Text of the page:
Top ministers talk up HK's integration with mainland - RTHK
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Top ministers talk up HK's integration with mainland

2020-10-18 HKT 16:05
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  • Chief Secretary Matthew Cheung said President Xi Jinping's speech last week provides a clear direction for everyone in the country, including those in Hong Kong, Macau and Guangdong. Photo: Shutterstock
    Chief Secretary Matthew Cheung said President Xi Jinping's speech last week provides a clear direction for everyone in the country, including those in Hong Kong, Macau and Guangdong. Photo: Shutterstock
Damon Pang reports
Senior Hong Kong officials said the city needs to speed up its integration with the mainland, drawing criticism from the Democratic Party that they're only "fawning" to President Xi Jinping.

Writing on his weekly blog, Financial Secretary Paul Chan said the SAR needs to be set on the right path, and that involved developing alongside what he called other "brother cities" in the Greater Bay Area.

Chan said despite the changing global atmosphere and strained Sino-US relations, China is determined to continue to open up and implement reform.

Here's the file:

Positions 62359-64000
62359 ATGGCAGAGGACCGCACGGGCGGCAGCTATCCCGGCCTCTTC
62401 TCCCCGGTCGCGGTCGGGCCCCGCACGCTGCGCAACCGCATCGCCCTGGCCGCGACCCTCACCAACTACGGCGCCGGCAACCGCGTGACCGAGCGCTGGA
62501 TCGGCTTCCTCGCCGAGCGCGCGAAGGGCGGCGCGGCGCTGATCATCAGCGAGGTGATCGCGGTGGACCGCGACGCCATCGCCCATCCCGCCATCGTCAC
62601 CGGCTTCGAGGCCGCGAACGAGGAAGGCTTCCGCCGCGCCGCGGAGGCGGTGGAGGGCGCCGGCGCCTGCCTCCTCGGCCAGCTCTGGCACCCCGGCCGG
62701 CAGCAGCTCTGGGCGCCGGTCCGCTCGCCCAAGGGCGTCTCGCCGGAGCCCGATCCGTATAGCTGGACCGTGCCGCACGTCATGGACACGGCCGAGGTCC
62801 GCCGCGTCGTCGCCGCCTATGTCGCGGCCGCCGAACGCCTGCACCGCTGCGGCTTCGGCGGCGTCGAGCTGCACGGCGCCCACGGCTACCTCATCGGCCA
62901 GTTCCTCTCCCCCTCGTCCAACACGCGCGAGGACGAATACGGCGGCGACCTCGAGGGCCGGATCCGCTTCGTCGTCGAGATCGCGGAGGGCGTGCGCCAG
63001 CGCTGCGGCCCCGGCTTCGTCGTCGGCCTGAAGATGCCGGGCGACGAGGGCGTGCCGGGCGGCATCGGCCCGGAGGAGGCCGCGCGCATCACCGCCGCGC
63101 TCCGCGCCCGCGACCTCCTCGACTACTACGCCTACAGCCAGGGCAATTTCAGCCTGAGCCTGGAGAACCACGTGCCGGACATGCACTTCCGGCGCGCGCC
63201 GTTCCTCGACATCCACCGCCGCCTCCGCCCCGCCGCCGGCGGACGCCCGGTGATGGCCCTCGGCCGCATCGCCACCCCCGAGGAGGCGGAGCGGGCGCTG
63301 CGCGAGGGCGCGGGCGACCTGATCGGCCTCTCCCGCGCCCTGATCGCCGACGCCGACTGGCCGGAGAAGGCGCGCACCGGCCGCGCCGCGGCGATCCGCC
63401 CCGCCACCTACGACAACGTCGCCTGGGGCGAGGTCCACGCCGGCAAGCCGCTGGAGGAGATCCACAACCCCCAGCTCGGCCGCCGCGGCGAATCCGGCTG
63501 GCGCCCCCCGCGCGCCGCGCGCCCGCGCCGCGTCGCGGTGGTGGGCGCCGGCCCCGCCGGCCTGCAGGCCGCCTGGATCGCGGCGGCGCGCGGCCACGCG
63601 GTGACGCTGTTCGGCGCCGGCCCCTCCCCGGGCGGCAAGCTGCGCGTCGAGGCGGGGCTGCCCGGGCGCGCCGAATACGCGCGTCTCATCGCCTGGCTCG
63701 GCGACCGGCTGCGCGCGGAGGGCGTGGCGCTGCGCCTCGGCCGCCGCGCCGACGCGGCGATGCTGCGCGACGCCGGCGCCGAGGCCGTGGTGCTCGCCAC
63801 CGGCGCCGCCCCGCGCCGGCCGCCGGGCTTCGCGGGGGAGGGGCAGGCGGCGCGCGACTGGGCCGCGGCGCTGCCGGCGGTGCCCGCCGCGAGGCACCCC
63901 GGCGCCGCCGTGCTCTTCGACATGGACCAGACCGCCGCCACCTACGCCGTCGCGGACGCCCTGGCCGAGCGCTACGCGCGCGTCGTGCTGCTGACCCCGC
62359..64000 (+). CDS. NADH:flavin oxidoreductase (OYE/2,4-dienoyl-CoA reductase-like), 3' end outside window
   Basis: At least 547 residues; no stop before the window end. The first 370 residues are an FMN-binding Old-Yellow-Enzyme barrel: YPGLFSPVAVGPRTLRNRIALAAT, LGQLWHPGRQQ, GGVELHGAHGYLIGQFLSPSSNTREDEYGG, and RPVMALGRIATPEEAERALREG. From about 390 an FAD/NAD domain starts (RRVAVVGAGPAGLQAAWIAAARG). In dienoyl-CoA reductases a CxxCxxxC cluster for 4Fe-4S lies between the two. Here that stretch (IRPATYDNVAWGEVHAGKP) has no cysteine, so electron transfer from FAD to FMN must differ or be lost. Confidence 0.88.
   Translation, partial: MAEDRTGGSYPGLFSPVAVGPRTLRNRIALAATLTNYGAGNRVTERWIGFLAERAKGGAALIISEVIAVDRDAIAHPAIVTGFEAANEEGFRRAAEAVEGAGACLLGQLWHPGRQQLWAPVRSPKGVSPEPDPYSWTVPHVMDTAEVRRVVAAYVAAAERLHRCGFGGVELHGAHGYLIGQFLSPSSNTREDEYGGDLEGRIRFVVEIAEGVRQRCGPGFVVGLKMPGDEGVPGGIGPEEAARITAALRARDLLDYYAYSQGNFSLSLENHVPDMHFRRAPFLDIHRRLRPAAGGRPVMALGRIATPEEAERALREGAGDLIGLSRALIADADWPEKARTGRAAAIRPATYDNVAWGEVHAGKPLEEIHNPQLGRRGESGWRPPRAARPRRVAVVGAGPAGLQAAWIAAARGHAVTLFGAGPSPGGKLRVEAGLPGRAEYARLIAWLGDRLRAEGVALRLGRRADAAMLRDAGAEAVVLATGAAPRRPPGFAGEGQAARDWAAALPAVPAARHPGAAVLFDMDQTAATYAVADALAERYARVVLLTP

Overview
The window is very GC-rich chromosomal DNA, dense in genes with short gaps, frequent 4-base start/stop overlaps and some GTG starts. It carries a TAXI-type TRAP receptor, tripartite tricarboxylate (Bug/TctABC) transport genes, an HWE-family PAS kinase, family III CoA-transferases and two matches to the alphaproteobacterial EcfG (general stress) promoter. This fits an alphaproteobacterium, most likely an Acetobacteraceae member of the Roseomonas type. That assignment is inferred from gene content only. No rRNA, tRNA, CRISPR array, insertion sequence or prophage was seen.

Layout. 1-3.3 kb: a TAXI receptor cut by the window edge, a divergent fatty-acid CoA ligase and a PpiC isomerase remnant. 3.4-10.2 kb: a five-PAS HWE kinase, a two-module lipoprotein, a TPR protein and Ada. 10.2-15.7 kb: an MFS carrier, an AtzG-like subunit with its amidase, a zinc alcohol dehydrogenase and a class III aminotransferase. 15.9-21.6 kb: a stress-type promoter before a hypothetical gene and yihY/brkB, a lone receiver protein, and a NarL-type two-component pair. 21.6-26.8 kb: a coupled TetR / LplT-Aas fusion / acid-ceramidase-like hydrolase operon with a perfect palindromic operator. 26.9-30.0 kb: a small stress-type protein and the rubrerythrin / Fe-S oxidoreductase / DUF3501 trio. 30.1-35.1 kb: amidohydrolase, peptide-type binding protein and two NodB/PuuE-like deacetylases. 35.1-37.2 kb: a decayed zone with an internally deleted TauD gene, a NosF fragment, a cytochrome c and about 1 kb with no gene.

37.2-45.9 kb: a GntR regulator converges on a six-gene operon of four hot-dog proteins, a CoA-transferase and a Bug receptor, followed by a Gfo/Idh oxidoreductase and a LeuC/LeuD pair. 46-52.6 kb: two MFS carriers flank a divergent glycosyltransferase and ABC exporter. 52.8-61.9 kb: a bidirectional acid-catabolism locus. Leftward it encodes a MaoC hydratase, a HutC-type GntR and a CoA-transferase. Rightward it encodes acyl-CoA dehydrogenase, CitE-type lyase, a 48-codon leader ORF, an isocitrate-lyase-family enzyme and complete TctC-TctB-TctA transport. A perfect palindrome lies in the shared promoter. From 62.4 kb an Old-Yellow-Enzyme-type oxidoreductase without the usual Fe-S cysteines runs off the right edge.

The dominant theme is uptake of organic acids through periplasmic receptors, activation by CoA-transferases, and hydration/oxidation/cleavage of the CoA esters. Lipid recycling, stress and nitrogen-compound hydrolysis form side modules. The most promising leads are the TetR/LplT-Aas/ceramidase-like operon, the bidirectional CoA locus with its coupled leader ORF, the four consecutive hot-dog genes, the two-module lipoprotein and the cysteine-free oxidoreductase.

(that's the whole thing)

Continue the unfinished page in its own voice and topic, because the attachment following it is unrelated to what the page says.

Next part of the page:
The finance chief stressed that the world's second-largest economy will be key to Hong Kong's recovery.

Chief Secretary Matthew Cheung, for his part, wrote that there's urgency to integrate local youth into the country's development.

He said a speech by Xi last week marking the 40th anniversary of Shenzhen as a special economic zone – in which he said more young people should be attracted to the mainland – provides a clear direction for everyone in the country, including those in Hong Kong, Macau and Guangdong.

Cheung also expressed hope that local schools would take up their responsibility in teaching students about national security and the national anthem, in accordance with the law.

Democratic Party chairman Wu Chi-wai accused the ministers of only "fawning".

"The government officials... have no proposals that would help Hong Kong overcome the difficulties we have today," Wu said.

He argued that Hong Kong should not only look north – but also to the rest of the world – for its future success.